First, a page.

I honestly don't know how you got from the first part to the second part, or why you have an issue with the third. Unless you really just want it to be the case.

Close on the first part, this thread is about the influence conservative people focused on religion exert over conservative people not focused on religion. No I do not consider morality to be null when born out of a religious context - and although you've been arguing that all through out this thread, in reality, you just made it up. And yes, I put religious-based moral codes into a category I label "religious-based moral codes", which is distinct from the "fiscal-based moral codes" category.
Quote:
if moral understanding from religion is unacceptable in the public forum, i'd love to know what you consider to be acceptable.
More pulled out of thin air unrelated to topic nonsense.
Quote:
but i'll bite: i don't think that a major split will occur, but mainly for the reasons that i've been trying to drive at (the differing perceptions of how moral positions are formed in the political arena). moral decisions made by the bulk of religious people have too much relevance with the conservative agenda at large. the nature of truth, the role of government, and the responsibilities of the individual enjoy a strong link between the current iteration of christianity and conservative politics. while it may be a marriage of convenience... it's much more convenient than any current alternative.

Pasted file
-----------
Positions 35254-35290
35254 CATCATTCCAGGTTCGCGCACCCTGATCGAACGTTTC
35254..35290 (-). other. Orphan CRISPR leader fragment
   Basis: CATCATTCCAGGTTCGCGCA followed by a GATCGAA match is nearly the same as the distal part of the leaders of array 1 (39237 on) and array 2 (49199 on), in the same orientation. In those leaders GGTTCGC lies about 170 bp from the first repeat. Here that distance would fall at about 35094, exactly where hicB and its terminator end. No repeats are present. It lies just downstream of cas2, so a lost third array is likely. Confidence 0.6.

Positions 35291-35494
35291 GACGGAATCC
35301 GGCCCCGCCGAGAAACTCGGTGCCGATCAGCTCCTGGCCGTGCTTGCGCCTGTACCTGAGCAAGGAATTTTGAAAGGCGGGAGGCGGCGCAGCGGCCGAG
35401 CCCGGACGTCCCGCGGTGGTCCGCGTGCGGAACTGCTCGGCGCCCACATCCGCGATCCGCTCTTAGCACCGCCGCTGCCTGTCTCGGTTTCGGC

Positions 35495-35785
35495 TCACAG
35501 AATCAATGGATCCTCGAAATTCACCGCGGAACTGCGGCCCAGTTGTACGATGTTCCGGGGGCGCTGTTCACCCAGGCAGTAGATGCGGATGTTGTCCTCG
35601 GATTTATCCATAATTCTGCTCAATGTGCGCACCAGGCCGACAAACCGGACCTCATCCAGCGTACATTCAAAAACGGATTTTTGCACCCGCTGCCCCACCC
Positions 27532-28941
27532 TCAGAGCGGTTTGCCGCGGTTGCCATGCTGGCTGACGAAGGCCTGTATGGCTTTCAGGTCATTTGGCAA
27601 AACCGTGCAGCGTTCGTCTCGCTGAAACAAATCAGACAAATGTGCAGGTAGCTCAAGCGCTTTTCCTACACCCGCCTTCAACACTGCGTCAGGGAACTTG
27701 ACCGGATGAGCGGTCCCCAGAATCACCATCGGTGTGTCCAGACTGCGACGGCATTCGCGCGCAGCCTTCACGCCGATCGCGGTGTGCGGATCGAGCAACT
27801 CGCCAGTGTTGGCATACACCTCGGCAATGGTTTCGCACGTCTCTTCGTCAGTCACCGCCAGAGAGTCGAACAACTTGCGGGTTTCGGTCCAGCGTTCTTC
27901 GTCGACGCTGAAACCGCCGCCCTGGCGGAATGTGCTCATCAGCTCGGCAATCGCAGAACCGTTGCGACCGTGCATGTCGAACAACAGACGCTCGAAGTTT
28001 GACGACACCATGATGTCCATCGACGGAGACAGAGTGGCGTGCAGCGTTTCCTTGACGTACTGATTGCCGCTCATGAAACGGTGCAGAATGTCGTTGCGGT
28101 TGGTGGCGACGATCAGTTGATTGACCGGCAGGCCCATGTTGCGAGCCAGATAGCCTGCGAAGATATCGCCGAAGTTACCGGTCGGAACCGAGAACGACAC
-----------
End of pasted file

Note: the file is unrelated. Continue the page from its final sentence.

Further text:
It's good to see you are finally on topic (regardless of whether you think you've been effectively doing so all along). I understand you personally feel that it is much more convenient. I don't expect to learn much more from you in this thread, as difficult as it has been to learn the little I have - because you are a conservative who aligns yourself with many of the religious morals as well as many of the traditional fiscal morals. For you, it is a marriage made in heaven (that's pun, get it?). For many conservatives, it is not. Hence, the thread.
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Old 03-26-2005, 10:42 PM   #19 (permalink)
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KMA - Thanks for your response, appreciated.
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Old 03-27-2005, 08:24 AM   #20 (permalink)
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Quote:
Originally Posted by Manx
I'm sure they do - but as with everything, there are degrees of acceptability. At what point does the radical left no longer appear as the greater of two evils? Or, at what point does the consolidation of power into the hands of religion force a conservative to libertarianism? How much religion in politics can a conservative take?
I'm not sure how far the religious right has to go before reasonable conservatives abandon the Republican Party. Most of us grew up around religious people and have first hand experience that many are very good and caring people. When the president says something like "God bless the American people" even though we are not believers the words don't bother us much.

I would imagine if something like censorship and laws that interfere with our privacy get out of hand then maybe some folks will not vote for them. However many people fear the same kind of thing from the politically correct left. As I've said in other threads, most people who pay close attention to the issues are already alligned with one of the major parties. The elections are won by the folks who vote for the most likeable candidate. In recent history Bill Clinton and Jimmy Carter are good examples of this.
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Old 03-27-2005, 10:39 AM   #21 (permalink)